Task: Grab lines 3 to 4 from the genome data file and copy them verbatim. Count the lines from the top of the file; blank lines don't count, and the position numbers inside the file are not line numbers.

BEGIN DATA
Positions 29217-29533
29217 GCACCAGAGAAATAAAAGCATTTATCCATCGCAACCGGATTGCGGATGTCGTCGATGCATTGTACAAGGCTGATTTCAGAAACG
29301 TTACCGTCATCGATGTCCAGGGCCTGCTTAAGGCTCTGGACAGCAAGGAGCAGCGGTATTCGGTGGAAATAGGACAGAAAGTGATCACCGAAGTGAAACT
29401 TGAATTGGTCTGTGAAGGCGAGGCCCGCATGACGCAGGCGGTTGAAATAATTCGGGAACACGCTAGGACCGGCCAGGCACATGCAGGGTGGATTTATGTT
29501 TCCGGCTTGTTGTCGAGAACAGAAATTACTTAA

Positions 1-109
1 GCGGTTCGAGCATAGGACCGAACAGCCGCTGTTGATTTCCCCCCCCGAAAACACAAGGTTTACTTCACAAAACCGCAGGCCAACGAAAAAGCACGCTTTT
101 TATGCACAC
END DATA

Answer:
29301 TTACCGTCATCGATGTCCAGGGCCTGCTTAAGGCTCTGGACAGCAAGGAGCAGCGGTATTCGGTGGAAATAGGACAGAAAGTGATCACCGAAGTGAAACT
29401 TGAATTGGTCTGTGAAGGCGAGGCCCGCATGACGCAGGCGGTTGAAATAATTCGGGAACACGCTAGGACCGGCCAGGCACATGCAGGGTGGATTTATGTT